This was a German special forces operation conceived by the Abwehr (intelligence service) and German foreign ministry as an enlargement of ‘Wal’, and thus based on the idea of delivering special forces of Oberstleutnant Paul Haehling von Lanzenauer’s Lehr-Regiment ‘Brandenburg’ zbV 800 to Northern Ireland to train and supervise local anti-British forces (June 1942).
The spur for the creation of the plan was the arrival of the first 4,000 US engineering and infantry troops in Northern Ireland on 26 January 1942, and the fears this fact exercised on the mind of Adolf Hitler about the course the war in Europe was likely to take. The planning of ‘Fischadler’ had it origins in talks between Hitler and Joachim Ribbentrop, the German foreign minister, for the German leader’s primary concern in this region was that the Americans might consider an invasion of Éire, as the Irish Free State (nominally a British dominion) had been known since 1937 and which had declared its neutrality. Such an invasion would mean that the Allies controlled the whole of Ireland. The USA had already violated the neutrality of Iceland and Greenland during the preceding year, and the Germans knew that the Irish prime minister, Eamon de Valera, had been pressured to cede Cork and/or side with the British.
German forces had already considered the occupation of Ireland in ‘Grün’ (iv), but the German failure to secure strategically decisive victories on the Eastern Front during the summer of 1942 meant that the launching of ‘Grün’ (iv) in parallel with a revived ‘Seelöwe’ was not in any way a real probability. ‘Fischadler’ therefore envisaged the use of volunteers of the standard which would be required for entry into the Lehr-Regiment ‘Brandenburg’ zbV 800. These would be specially trained in sabotage and the use of British weapons before being delivered to Ireland in the event of any US invasion to train Irish guerrilla forces, Irish Republican Army members, and any Irish army units resisting the invasion.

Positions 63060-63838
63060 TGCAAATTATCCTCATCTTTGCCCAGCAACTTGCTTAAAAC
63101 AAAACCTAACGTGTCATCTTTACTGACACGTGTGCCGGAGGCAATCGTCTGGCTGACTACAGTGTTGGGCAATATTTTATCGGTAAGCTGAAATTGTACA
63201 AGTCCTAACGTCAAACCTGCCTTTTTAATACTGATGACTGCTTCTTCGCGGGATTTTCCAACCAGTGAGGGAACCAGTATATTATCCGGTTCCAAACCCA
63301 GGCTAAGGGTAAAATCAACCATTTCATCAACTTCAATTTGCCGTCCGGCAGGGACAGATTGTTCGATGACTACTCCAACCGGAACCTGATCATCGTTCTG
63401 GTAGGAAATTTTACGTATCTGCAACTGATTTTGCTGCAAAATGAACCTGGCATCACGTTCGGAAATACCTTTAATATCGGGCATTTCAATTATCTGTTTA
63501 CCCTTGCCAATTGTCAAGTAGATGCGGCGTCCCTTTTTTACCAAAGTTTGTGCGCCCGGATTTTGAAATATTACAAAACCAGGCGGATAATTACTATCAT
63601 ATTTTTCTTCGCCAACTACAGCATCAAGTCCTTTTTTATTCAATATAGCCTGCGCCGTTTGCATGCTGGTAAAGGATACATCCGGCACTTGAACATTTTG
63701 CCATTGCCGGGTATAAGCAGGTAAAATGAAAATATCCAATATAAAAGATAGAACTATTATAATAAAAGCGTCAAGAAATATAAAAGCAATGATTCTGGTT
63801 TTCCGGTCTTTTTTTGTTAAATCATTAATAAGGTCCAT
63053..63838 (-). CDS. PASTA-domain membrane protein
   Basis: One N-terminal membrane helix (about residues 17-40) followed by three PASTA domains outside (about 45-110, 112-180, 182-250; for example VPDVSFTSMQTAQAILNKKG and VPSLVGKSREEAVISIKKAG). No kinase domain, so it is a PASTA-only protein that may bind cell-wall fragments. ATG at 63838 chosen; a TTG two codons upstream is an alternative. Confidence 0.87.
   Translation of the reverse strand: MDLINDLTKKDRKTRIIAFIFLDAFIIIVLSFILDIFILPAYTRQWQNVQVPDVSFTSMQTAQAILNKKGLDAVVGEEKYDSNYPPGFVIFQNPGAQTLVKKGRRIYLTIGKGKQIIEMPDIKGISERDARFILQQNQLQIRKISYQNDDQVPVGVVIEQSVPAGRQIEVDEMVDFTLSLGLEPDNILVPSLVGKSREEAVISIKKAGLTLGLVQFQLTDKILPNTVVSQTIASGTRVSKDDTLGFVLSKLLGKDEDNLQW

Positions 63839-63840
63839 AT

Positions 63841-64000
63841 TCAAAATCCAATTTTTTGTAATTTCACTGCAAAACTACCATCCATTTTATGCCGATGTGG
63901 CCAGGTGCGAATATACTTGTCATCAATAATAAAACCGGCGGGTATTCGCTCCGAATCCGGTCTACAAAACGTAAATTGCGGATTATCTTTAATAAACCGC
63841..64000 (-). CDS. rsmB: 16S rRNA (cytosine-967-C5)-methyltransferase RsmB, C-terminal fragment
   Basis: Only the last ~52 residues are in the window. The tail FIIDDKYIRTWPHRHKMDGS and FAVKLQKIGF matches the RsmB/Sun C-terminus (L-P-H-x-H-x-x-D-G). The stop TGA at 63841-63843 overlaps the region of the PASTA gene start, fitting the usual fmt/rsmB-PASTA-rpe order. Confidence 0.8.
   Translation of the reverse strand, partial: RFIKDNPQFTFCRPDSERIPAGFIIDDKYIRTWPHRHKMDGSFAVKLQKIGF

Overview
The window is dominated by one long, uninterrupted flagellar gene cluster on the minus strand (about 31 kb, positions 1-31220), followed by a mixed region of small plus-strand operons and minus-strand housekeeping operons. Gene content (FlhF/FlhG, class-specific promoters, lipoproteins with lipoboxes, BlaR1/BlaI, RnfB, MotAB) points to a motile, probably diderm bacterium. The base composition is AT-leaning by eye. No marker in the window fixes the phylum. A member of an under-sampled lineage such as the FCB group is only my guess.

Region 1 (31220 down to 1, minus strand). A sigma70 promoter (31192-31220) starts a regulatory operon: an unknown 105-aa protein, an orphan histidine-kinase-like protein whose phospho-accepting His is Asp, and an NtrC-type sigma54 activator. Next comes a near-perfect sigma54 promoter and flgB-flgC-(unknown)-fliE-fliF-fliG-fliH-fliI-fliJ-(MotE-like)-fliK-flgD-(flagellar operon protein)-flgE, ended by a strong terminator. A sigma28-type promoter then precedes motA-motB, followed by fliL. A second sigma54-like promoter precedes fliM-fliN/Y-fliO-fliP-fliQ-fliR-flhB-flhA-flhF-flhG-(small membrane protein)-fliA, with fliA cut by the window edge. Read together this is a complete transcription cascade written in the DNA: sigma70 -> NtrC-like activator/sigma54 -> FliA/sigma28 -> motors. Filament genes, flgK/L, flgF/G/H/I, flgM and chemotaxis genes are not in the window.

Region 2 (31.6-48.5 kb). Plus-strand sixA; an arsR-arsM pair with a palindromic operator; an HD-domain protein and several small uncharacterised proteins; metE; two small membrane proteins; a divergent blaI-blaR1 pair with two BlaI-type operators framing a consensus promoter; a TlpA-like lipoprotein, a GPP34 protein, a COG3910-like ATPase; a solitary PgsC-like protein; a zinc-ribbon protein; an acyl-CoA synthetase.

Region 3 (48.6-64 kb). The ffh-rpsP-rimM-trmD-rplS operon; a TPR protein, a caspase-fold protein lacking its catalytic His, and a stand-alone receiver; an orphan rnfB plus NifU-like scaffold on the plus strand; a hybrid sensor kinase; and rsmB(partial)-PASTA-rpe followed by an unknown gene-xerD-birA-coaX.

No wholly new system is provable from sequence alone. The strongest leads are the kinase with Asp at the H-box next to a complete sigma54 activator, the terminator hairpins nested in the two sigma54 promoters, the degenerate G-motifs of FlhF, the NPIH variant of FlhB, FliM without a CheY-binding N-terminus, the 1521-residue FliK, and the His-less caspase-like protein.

The Abwehr was to be involved only in planning and the provision of the relevant technical training, while overall control was to be exercised by the foreign service via the RSHA (Reichssicherheitshauptamt, or Reich security main office). The plan and the training schedule were drafted by Walther Schellenburg, the director of Amt VI, while the Abwehr agent Helmut Clissmann was also involved in the training of the agents for some three weeks.
The training was carried out at the Totenkopf barracks in Berlin-Oranienburg, and involved about 100 volunteers selected from various SS troop sections to create SS-Hauptsturmführer van Vessem’s Sonderlehrgang zbV ‘Oranienburg’. Each volunteer was trained in the English language, use of British weapons, sabotage and explosives.
The Sonderlehrgang zbV ‘Oranienburg’ was to be parachuted into Ireland from Focke-Wulf Fw 200 Condor aircraft after any US invasion of Éire had started. Consideration was also given to the use of the standard members of the ‘Brandenburger’ unit or, alternatively, prisoners of war of Irish origin currently on the strength of the so-called Irish Brigade of around 10 men at Friesack camp.
In the event ‘Fischadler’ was not launched as the Americans did not seek to take over Éire. However, the concept was first instance of the involvement of the Sicherheitsdienst, the SS’s intelligence service, in Irish affairs. The IRA in Ireland was not informed of ‘Fischadler’, although it is known that Frank Ryan, an IRA volunteer located/stranded in Germany and working with the Abwehr, was aware of the mission.